Archive for the ‘Top of the Shelf’ Category
Thursday, September 19th, 2013
ARE YOU LOOKING FOR FRIENDS?!
Well look no further!
This year, Eric Carle wows us again with his brand-new, heartwarming story about two friends. When one moves away, the other braves rivers, mountains and meadows just to see his friend again. Inspired by Eric’s enduring relationship with his wife, Bobbie, and based on real friendships lost and kept, Friends will resonate deeply. Read this book! Read it with your friend! Write your friend a letter and tell them to read it! It will remind you how important your closest friendships truly are.
Friends releases November 19, 2013, but here at the Carle are lucky enough to have Eric Carle’s latest book EARLY!
Books can be pre-ordered and picked up at the Eric Carle book signing on September 21, 2013 in Amherst, MA. If you pre-order on our website, make sure to choose “Pick-Up in Store” at the checkout. No copies will be shipped until November 19, 2013. Reserve your copy now!
Click here to pre-order!
Sunday, March 3rd, 2013
Twelve Kinds of Ice byEllen Bryan Obed, illustrated by Barbara McClintock (Houghton Mifflin Harcourt)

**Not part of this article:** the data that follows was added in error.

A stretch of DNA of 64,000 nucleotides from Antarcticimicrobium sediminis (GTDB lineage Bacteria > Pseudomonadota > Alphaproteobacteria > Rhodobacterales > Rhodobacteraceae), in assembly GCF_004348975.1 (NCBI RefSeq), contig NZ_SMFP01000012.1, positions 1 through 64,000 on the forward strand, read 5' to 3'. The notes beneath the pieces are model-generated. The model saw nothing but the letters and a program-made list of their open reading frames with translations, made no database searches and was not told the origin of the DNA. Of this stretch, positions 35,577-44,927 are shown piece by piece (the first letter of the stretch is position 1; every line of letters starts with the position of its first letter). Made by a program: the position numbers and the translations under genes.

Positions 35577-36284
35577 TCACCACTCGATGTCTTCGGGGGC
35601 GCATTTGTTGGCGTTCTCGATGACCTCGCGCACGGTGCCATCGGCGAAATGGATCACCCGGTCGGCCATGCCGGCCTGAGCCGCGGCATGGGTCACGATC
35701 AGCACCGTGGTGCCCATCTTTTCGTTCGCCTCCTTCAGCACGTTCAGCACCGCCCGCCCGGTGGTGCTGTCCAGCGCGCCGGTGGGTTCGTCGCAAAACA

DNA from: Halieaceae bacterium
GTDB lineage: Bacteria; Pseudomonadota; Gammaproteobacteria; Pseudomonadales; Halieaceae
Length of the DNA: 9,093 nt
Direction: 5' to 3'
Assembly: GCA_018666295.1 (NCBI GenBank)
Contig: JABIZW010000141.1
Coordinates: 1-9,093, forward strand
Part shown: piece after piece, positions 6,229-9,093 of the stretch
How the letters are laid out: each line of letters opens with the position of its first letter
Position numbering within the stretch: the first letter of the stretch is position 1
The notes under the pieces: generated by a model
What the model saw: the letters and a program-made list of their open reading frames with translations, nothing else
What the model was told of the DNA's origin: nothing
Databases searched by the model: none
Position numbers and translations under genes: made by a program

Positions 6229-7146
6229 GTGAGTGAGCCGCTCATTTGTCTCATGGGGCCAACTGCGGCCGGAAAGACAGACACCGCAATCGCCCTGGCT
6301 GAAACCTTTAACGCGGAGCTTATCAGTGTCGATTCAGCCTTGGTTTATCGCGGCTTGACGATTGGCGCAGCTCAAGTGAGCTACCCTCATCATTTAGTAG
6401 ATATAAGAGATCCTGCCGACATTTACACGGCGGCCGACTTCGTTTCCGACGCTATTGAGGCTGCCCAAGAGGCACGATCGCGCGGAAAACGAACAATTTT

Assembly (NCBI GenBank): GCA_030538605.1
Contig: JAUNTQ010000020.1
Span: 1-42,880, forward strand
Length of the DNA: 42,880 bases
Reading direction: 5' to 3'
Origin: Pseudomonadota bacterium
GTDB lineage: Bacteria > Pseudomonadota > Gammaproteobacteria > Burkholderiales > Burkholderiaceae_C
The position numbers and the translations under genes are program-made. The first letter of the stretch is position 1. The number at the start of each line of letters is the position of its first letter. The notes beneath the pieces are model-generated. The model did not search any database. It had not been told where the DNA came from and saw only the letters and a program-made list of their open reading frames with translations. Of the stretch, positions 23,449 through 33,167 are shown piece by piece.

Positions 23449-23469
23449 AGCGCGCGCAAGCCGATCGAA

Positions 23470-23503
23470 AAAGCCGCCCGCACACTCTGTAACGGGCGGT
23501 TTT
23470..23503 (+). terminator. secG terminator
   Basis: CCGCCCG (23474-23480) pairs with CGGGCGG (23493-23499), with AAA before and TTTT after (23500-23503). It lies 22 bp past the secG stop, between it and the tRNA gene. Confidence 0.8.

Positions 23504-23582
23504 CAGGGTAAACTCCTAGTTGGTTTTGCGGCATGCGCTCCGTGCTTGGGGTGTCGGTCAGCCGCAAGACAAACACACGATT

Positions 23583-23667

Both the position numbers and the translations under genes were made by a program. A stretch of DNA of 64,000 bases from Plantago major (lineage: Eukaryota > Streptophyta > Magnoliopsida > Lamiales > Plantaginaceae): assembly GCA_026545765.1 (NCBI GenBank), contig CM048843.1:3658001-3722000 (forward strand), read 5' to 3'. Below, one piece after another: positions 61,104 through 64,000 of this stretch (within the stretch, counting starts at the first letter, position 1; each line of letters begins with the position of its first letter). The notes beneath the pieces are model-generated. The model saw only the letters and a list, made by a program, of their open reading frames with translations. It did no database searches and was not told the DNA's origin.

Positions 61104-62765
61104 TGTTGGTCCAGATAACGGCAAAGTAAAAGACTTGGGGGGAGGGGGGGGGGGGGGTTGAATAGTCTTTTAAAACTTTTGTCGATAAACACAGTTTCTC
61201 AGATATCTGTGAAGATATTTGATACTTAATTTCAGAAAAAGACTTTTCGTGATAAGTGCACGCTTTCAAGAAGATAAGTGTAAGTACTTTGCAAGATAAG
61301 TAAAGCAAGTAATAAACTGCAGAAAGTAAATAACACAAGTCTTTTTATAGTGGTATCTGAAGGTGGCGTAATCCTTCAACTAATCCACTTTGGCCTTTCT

This beautiful book is about the size of a grown-up’s mitten. Short chapters with lots of black and white illustrations follow a family through a winter in which skating is central to peoples’ joy. The children in the narrator’s family unite around anticipation and memories of skating, while neighbors join them to skate in the yard a father carefully floods and tends, with the children’s help. We see people who live close to nature, with the emphasis on its pleasures. Few could read this book and not take a keener interest in varieties of ice, and want to skate. All will be glad to spend a short time with the people met here — gliding over frozen fields, through pastures, across a pond, and the flooded garden turned rink, after homework was finished, in the moonlight. The text is poetic and Barbara McClintock’s drawings are full of movement, grace and the charm of a particular time and place.